Quad Cinema’s Introductory Notes on Ash is Purest White: Jia Zhangke’s oeuvre epitomizes many of the most vital aspects of contemporary Mainland Chinese filmmaking: acute sociopolitical awareness, impressive acting, and a sui generis approach to genre storytelling influenced by a rich yet fragmented cultural history. Ash is no different, subtly mapping the seismic effects of China’s post-socialist economy over the span of two decades.—Kyle Pletcher, front of house staff
Criterion Collection’s Introductory Notes on The Marriage of Maria Braun: Maria (Hanna Schygulla) marries Hermann Braun in the last days of World War II, only for him to go missing in the war. Alone, Maria puts to use her beauty and ambition in order to find prosperity during Germany’s “economic miracle” of the 1950s. Rainer Werner Fassbinder’s biggest international box-office success, The Marriage of Maria Braun is a heartbreaking study of a woman picking herself up from the ruins of her own life, as well as a pointed metaphorical attack on a society determined to forget its past.
Roger Ebert’s 2005 Essay on The Marriage of Maria Braun: 1) Fassbinder’s world was one in which sex, ego and money drove his characters to cruelty, sadism and self-destruction. It is never difficult to discover what they want, or puzzling to see how they go about it. 2) …observe how they like to keep the camera moving, through elegant setups in which characters and locations are arranged so that the fluid visuals flow from long shots through closeups without cutting, often moving behind walls, peering through doors and windows, looking around posts, so that the characters seem jammed into the space around them. 3) Hanna Schygulla, who met Fassbinder in school and starred in 20 of his films, had an uncanny ability to float just out of range of analysis, as if she were not acting but getting her effects through dreamy murderous impulses — that despite the fact that every shot was precisely blocked and the dialogue has the precision and brutality of a play by Neil LaBute.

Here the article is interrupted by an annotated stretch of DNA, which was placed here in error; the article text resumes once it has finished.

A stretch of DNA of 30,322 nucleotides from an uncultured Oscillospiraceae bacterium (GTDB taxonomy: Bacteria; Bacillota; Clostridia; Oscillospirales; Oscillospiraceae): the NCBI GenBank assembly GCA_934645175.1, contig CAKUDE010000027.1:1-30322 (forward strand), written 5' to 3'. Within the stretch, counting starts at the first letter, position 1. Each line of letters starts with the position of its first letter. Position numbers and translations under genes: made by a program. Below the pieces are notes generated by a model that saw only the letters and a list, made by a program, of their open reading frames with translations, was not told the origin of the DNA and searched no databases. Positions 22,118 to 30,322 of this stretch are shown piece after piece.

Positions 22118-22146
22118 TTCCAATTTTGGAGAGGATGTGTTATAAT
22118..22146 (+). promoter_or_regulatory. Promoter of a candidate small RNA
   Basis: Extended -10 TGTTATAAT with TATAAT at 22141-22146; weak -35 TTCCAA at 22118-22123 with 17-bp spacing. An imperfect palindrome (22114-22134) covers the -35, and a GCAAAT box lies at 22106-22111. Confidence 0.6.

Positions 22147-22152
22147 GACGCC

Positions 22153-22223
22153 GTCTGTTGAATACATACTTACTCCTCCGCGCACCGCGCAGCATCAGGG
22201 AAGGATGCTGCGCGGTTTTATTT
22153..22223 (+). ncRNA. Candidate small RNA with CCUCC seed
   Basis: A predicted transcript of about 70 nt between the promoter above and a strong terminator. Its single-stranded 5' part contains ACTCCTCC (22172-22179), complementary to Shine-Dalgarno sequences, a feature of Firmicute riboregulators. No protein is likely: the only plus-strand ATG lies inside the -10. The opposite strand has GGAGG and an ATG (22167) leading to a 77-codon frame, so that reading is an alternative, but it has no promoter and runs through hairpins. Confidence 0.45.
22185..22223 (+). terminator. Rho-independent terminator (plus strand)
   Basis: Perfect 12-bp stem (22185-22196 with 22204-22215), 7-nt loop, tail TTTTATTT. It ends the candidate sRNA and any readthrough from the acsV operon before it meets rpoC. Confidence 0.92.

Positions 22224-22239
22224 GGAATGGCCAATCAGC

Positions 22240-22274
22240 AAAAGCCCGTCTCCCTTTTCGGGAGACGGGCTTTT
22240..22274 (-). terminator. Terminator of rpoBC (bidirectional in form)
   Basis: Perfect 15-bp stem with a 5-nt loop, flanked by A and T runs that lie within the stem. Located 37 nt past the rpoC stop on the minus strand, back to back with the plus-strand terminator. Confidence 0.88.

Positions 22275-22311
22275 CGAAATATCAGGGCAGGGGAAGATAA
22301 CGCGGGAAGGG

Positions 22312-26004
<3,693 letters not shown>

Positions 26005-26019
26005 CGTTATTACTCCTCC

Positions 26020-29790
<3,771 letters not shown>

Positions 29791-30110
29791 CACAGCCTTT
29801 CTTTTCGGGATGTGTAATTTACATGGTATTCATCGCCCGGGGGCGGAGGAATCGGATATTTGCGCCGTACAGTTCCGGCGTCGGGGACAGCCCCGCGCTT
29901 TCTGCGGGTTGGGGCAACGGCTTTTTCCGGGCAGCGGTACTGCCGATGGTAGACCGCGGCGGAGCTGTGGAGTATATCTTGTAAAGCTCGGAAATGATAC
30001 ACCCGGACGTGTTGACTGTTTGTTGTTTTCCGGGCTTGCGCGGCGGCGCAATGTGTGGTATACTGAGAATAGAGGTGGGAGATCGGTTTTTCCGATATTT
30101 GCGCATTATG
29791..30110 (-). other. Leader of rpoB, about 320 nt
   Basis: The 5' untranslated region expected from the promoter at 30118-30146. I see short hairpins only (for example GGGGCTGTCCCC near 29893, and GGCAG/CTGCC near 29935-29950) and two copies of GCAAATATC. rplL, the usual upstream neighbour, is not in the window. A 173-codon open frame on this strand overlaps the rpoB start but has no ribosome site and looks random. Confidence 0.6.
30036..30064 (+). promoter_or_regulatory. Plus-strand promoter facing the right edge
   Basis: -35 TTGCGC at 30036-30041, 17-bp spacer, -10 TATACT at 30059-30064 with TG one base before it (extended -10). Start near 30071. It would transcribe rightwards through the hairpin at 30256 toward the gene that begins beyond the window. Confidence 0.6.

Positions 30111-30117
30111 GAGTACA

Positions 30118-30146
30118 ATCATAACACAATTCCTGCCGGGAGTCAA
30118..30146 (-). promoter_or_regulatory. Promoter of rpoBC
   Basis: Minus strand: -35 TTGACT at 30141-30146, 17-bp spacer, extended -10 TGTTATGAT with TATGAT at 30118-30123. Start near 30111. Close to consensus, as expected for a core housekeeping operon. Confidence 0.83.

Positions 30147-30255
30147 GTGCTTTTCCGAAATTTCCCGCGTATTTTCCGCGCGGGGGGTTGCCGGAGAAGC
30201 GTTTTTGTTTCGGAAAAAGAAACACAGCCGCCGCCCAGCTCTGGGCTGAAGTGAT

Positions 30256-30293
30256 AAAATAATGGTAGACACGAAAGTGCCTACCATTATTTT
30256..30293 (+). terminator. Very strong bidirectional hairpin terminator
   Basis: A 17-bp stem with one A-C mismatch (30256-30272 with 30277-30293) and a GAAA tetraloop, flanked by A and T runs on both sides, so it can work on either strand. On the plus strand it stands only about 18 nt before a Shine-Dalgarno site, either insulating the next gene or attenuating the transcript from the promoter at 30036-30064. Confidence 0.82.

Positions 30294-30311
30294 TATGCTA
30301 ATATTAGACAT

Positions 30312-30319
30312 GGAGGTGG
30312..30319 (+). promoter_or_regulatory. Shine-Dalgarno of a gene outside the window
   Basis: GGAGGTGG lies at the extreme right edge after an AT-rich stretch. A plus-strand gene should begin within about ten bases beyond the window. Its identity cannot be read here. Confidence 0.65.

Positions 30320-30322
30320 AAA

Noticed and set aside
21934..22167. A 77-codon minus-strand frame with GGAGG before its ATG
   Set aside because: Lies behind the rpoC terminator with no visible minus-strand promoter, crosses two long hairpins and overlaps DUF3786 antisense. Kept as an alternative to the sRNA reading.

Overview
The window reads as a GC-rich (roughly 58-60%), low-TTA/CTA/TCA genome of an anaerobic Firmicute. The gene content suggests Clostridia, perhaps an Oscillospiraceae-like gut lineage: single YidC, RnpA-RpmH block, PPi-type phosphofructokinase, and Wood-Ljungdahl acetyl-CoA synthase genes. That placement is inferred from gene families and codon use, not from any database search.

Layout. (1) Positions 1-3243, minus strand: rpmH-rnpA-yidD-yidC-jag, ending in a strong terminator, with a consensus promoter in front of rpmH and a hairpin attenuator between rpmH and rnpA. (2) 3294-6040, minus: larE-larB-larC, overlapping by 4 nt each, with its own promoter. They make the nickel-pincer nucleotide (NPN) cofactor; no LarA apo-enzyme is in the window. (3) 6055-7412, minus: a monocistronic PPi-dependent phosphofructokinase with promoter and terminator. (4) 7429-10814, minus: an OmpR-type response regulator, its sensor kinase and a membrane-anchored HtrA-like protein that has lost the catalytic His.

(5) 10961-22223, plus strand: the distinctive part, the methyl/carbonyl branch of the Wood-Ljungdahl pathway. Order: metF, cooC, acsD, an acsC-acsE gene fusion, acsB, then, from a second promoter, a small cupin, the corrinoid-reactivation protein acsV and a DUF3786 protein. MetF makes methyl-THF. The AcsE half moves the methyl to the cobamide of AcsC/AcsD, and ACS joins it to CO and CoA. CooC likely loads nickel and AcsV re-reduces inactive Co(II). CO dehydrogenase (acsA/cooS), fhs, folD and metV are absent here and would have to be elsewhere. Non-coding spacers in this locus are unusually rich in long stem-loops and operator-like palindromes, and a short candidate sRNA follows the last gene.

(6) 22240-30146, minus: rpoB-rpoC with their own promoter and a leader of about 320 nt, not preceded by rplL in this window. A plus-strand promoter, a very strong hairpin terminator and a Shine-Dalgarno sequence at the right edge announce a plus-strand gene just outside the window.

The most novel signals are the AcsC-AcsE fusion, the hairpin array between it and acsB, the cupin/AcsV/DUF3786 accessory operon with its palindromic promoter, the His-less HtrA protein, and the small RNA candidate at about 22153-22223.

Derek Malcom’s 1999 Essay on The Marriage of Maria Braun: 1) He was half infatuated and half repelled by Hollywood, and the film’s form shows that. But it could never have been made in America, since it takes a highly political account of a period in German history and, on almost every frame, he stamps his sour opinion of the downside of that country’s post-war economic miracle. 2) In it, he allows us to identify with his heroine utterly, as she ruthlessly gets everything she wants in preparation for her reunion with her husband. But he does so for a purpose – to shock us into the realisation that Germany’s post-war prosperity was, like ours, based on a series of false premises, which eventually infected those who believed in it. 3) The miracle is that Fassbinder was able […] to direct Schygulla and the film so precisely. Apparently he even instructed her how to move her fingers. His movies are generally about the oppressor and the oppressed. But The Marriage Of Maria Braun was less about Hollywood’s familiar idea of the redeeming nature of love than the fact that love is often the worst oppressor of all. In Fassbinder’s own life, as in his art, that was certainly true.